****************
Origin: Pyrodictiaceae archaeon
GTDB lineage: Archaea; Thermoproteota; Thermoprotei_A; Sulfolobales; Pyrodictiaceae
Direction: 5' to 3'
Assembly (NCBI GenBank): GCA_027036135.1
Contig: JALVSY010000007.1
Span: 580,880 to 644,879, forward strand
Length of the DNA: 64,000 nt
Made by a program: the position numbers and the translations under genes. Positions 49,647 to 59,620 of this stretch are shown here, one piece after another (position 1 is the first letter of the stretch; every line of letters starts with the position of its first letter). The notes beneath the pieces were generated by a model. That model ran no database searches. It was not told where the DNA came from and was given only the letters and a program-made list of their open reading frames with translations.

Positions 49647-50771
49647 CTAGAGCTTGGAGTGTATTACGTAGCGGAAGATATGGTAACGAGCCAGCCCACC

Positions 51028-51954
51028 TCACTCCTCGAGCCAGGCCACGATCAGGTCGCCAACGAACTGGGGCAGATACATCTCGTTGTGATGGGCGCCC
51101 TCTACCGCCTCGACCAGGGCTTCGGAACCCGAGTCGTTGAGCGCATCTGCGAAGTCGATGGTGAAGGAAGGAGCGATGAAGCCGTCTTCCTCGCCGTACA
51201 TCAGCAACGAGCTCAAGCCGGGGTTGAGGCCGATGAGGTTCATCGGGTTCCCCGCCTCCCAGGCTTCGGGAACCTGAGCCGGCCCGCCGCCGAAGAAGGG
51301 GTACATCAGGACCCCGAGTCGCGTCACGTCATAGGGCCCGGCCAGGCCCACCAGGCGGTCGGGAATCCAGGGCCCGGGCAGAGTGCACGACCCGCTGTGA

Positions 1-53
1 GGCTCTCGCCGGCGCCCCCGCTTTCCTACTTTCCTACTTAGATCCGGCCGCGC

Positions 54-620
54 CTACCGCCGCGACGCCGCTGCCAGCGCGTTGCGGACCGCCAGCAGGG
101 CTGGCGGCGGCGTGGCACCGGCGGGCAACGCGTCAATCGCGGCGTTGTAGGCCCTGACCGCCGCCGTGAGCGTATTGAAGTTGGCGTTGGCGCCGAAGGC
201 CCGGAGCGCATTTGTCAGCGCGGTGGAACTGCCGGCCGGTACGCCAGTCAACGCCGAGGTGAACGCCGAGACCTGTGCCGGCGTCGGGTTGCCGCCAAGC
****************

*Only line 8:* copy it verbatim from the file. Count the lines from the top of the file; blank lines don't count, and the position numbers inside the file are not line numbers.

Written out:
Made by a program: the position numbers and the translations under genes. Positions 49,647 to 59,620 of this stretch are shown here, one piece after another (position 1 is the first letter of the stretch; every line of letters starts with the position of its first letter). The notes beneath the pieces were generated by a model. That model ran no database searches. It was not told where the DNA came from and was given only the letters and a program-made list of their open reading frames with translations.